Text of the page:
Biology X | Control and Coordination | Human Brain

Human Brain

Is reflex action the only function of the spinal cord? Obviously not, since we know that we are thinking beings. Spinal cord is made up of nerves which supply information to think about. Thinking involves more complex mechanisms and neural connections. These are concentrated in the brain, which is the main coordinating centre of the body. The brain and spinal cord constitute the central nervous system. They receive information from all parts of the body and integrate it.

We also think about our actions. Writing, talking, moving a chair, clapping at the end of a programme are examples of voluntary actions which are based on deciding what to do next. So, the brain also has to send messages to muscles. This is the second way in which the nervous system communicates with the muscles. The communication between the central nervous system and the other parts of the body is facilitated by the peripheral nervous system consisting of cranial nerves arising from the brain and spinal nerves arising from the spinal cord. The brain thus allows us to think and take actions based on that thinking. As you will expect, this is accomplished through a complex design, with different parts of the brain responsible for integrating different inputs and outputs. The brain has three such major parts or regions, namely the fore-brain, mid-brain and hind-brain.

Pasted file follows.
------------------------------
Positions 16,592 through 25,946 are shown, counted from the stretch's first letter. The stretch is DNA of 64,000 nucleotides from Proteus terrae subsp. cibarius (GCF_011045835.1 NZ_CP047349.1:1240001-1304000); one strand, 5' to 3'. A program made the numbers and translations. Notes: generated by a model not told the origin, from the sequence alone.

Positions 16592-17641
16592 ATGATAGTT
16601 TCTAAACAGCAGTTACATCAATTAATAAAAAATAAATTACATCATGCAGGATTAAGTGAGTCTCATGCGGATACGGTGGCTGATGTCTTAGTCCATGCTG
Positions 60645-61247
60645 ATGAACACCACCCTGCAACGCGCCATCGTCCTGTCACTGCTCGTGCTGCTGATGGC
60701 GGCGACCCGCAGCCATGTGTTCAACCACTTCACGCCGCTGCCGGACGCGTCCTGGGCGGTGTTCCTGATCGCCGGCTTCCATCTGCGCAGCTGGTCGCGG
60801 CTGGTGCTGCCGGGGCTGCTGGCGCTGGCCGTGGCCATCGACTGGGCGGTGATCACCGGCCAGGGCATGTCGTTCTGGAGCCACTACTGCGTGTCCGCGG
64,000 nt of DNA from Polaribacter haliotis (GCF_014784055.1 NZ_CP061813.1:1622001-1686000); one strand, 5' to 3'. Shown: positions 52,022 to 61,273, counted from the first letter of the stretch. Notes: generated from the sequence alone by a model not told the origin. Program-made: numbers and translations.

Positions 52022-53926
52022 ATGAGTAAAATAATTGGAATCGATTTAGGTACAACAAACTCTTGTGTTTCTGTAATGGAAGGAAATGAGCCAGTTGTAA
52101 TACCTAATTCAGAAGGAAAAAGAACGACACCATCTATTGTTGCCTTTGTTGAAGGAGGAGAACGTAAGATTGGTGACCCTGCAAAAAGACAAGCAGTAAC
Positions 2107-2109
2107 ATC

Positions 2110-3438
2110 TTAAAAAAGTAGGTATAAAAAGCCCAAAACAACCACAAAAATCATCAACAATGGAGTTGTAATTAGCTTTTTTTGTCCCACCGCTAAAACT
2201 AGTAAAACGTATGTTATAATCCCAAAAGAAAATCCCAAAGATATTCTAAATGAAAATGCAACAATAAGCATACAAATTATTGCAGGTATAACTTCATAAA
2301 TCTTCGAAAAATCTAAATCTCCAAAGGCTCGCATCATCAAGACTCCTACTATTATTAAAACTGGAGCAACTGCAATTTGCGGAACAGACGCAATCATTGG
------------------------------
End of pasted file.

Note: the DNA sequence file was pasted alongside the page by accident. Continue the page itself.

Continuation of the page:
The fore-brain is the main thinking part of the brain. It has regions which receive sensory impulses from various receptors. Separate areas of the fore-brain are specialised for hearing, smell, sight and so on. There are separate areas of association where this sensory information is interpreted by putting it together with information from other receptors as well as with information that is already stored in the brain. Based on all this, a decision is made about how to respond and the information is passed on to the motor areas which control the movement of voluntary muscles, for example, our leg muscles. However, certain sensations are distinct from seeing or hearing, for example, how do we know that we have eaten enough? The sensation of feeling full is because of a centre associated with hunger, which is in a separate part of the fore-brain.


Study the labelled diagram of the human brain. We have seen that the different parts have specific functions. Can we find out the function of each part?

Let us look at the other use of the word ‘reflex’ that we have talked about in the introduction. Our mouth waters when we see food we like without our meaning to. Our hearts beat without our thinking about it. In fact, we cannot control these actions easily by thinking about them even if we wanted to. Do we have to think about or remember to breathe or digest food? So, in between the simple reflex actions like change in the size of the pupil, and the thought out actions such as moving a chair, there is another set of muscle movements over which we do not have any thinking control. Many of these involuntary actions are controlled by the mid-brain and hind-brain. All these involuntary actions including blood pressure, salivation and vomiting are controlled by the medulla in the hind-brain.

Think about activities like walking in a straight line, riding a bicycle, picking up a pencil. These are possible due to a part of the hind-brain called the cerebellum. It is responsible for precision of voluntary actions and maintaining the posture and balance of the body. Imagine what would happen if each of these events failed to take place if we were not thinking about it.


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